Workplace Harassment – Employer Obligations

We see almost daily news items about workplace harassment, and employers can expect an uptick in worker awareness and complaints of workplace harassment.  Whether or not an employer has received a complaint, they should be aware of their obligations when it comes to workplace violence and harassment.


Violence and Harassment Under the Occupational Health and Safety Act

The Ontario Occupational Health and Safety Act (OHSA) sets out requirements and duties for employers regarding the prevention and management of violence and harassment, as well as the risk of violence and harassment in the workplace. Workplaces must have policies and programs in place to educate their workforce, prevent and address workplace violence and harassment.

Programs must include policies and training that address the following:

  • What constitutes harassment and violence
  • What are possible sources of harassment and violence in the workplace, including from customers, workers, domestic partners of workers etc.
  • Roles and responsibilities of the workplace parties
  • How to report incidents of workplace violence or harassment
  • How incidents will be investigated and dealt with
  • How information about the complaint and the individuals involved will not be disclosed unless necessary
  • How the worker who has made the complaint will be informed of the results of the investigation


The OHSA dictates that complaints of workplace violence or harassment, whether formal or informal, must be investigated. In Ontario, the employer has a legal duty to make the workplace safe, so if there is any indication of behaviour that would make the workplace unsafe, the employer must address it. This may be the case even if the alleged harasser no longer works for the company or if they were a one time customer.

Investigations into workplace violence and harassment should be conducted promptly, within 90 days, and by someone who is not directly involved. This means that if the complaint is about the head of HR, the head of HR should not investigate the complaint, even if investigating harassment complaints falls within their job description. In some workplaces it will be necessary to bring in a third party investigator to ensure that the investigation is conducted without bias.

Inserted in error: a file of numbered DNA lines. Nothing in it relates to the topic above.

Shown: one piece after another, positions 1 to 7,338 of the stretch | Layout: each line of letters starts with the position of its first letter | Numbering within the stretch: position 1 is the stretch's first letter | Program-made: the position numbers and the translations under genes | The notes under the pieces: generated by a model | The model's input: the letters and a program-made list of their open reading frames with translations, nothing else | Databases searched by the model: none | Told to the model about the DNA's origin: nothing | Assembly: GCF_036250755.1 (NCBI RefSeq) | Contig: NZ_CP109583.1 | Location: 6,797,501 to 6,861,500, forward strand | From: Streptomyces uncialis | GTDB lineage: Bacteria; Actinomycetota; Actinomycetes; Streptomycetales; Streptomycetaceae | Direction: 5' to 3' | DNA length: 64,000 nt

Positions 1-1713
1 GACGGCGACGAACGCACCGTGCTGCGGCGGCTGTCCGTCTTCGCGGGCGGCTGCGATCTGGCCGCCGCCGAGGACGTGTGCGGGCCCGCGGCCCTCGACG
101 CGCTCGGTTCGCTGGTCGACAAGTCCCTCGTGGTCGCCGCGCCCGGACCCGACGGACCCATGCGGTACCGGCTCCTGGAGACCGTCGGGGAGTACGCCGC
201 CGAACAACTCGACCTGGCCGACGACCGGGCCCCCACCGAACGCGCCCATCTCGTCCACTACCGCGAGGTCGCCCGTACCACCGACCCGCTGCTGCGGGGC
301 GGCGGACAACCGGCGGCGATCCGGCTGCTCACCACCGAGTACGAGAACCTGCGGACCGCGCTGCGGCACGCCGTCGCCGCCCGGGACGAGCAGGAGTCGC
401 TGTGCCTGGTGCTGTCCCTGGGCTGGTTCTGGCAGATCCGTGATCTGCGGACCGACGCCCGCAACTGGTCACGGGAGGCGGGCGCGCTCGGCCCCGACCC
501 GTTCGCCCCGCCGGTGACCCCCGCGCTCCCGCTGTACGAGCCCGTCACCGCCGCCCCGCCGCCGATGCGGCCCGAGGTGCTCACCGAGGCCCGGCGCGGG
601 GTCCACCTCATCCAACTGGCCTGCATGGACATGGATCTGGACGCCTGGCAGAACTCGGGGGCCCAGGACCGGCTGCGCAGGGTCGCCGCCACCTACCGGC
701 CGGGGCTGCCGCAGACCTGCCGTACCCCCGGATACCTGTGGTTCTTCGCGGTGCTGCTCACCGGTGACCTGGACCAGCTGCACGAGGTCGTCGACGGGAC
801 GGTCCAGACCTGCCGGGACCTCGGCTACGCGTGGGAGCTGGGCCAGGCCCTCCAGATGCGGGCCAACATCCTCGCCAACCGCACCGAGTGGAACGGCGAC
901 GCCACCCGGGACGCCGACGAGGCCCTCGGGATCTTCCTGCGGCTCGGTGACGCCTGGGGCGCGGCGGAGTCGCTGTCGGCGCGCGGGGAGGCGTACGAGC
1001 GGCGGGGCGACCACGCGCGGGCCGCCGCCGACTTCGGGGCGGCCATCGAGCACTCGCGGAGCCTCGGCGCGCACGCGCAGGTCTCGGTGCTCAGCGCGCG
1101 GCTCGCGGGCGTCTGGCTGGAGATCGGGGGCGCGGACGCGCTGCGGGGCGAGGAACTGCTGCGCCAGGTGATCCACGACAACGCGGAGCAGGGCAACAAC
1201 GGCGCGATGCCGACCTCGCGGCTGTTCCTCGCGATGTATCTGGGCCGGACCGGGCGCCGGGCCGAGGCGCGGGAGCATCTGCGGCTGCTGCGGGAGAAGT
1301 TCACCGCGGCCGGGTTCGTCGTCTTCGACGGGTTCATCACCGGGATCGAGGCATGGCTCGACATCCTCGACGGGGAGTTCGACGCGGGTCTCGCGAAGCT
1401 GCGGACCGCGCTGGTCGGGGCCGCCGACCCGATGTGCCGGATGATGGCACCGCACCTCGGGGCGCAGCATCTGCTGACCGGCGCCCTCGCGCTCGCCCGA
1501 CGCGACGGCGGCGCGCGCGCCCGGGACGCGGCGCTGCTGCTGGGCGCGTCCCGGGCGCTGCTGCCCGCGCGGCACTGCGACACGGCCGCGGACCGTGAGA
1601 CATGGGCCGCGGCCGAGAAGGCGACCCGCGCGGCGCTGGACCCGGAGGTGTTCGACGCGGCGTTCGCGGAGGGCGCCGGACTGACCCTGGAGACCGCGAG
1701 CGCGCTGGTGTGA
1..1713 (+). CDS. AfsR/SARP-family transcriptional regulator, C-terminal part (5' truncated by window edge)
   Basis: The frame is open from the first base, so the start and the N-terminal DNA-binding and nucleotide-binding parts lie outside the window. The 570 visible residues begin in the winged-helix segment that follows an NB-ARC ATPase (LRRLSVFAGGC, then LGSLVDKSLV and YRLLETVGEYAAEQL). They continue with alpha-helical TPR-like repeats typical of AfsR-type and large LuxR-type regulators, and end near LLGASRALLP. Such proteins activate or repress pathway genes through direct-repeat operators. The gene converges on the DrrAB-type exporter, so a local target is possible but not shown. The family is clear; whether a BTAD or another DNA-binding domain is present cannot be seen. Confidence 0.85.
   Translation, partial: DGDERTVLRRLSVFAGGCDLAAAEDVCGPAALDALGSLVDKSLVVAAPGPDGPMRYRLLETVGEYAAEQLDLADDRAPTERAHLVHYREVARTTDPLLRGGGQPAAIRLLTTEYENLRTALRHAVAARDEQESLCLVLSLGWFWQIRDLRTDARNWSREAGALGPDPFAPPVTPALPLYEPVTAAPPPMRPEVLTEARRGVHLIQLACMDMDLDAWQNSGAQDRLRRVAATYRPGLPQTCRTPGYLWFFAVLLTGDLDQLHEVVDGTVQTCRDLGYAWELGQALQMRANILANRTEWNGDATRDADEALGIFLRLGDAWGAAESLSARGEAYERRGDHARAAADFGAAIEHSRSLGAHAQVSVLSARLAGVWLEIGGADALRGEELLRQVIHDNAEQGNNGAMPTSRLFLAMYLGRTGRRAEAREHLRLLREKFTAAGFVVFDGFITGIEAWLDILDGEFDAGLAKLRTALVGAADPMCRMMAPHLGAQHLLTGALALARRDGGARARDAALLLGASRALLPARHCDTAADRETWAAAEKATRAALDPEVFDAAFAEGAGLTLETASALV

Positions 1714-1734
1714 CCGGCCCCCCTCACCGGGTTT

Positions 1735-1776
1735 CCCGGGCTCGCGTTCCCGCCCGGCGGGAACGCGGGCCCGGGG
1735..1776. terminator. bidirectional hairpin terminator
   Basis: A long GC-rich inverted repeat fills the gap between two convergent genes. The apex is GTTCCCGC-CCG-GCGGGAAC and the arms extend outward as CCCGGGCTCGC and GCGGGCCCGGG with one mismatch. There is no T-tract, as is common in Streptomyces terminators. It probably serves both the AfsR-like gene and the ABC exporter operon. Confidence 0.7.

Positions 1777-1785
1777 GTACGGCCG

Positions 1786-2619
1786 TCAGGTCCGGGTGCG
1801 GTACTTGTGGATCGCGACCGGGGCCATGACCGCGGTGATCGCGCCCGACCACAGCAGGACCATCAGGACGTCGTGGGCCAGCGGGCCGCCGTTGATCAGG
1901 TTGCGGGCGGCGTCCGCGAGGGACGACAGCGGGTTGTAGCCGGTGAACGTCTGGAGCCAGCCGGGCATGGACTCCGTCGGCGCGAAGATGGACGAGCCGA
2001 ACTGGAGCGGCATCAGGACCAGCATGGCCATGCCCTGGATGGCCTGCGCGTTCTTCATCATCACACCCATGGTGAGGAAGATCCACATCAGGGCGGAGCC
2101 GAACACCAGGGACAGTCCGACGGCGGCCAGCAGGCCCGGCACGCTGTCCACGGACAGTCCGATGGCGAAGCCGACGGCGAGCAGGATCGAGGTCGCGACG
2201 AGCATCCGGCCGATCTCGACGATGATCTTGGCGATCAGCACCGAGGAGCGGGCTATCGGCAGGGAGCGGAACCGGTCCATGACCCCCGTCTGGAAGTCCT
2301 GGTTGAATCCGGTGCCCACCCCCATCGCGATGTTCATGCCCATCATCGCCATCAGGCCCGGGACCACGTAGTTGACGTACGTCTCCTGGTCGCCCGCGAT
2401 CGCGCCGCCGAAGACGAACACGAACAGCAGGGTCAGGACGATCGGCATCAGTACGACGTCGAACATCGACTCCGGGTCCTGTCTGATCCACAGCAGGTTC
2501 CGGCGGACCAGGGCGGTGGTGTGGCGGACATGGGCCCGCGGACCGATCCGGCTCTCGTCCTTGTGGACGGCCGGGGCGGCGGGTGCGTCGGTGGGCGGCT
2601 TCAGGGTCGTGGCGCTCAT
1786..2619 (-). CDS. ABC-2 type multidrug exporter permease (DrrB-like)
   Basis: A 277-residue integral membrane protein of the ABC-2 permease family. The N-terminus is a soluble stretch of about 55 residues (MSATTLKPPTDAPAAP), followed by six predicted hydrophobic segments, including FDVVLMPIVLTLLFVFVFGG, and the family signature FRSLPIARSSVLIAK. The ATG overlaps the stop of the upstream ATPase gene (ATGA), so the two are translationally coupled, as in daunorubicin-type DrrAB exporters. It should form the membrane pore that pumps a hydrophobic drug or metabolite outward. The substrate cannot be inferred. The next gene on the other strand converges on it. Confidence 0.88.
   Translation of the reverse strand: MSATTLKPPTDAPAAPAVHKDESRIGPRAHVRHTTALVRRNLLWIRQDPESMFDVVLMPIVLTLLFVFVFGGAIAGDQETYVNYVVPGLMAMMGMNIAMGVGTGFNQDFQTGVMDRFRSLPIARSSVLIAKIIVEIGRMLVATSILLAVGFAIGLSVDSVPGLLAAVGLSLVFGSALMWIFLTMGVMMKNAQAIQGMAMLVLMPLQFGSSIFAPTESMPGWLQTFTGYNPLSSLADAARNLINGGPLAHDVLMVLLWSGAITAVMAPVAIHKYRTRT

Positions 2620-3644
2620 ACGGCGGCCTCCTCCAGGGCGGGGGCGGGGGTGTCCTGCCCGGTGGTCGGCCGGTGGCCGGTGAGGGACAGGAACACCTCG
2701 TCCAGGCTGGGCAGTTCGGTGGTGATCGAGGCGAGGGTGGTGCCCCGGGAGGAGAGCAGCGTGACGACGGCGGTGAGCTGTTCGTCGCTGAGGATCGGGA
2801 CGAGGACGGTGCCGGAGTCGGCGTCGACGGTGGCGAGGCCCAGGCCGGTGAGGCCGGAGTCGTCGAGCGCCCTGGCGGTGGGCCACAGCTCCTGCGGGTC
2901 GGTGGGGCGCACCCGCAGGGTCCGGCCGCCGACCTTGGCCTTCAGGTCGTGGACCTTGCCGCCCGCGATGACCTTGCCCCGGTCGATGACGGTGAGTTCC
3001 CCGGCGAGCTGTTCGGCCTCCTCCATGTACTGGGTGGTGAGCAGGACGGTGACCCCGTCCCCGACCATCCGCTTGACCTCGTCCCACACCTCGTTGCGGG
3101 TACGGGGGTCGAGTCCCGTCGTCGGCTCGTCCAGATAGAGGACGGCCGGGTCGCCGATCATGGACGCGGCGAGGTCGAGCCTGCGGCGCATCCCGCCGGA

An investigation must also be thorough. This means that the involved parties and any witnesses should be separately interviewed, and that all relevant documents should be gathered and reviewed. The investigation should result in a report, outlining whether or not a violation of the workplace harassment and violence prevention policy was found and remedial steps to be taken.

Above all, be sure to hear both sides of the story!  The accused/respondent is innocent until proven guilty and her/his version of the dispute must be heard. Every workplace is full of different opinions, and it’s very easy for two people to see the same set of facts from very different perspectives.  Not every complaint amounts to “harassment” under OSHA, but you will never know until you sit and hear both sides out. Getting the process right is just as important as getting the substantive outcome right.


If a violation of the policy is found, the employer will need to address the situation with remedial measures. These could include:

  • Employee training
  • A transfer of the violating employee
  • Termination of the violating employee
  • Mediation
  • An apology
  • Instituting measures to protect workers from the risk of harassment by customers

Learn More If you need help managing a harassment complaint in your workplace, or to ensure that you have a compliant prevention program in place, get in touch. For more about employer duties specific to sexual harassment, as well employer duties under the Ontario Human Rights Code, see our previous post.

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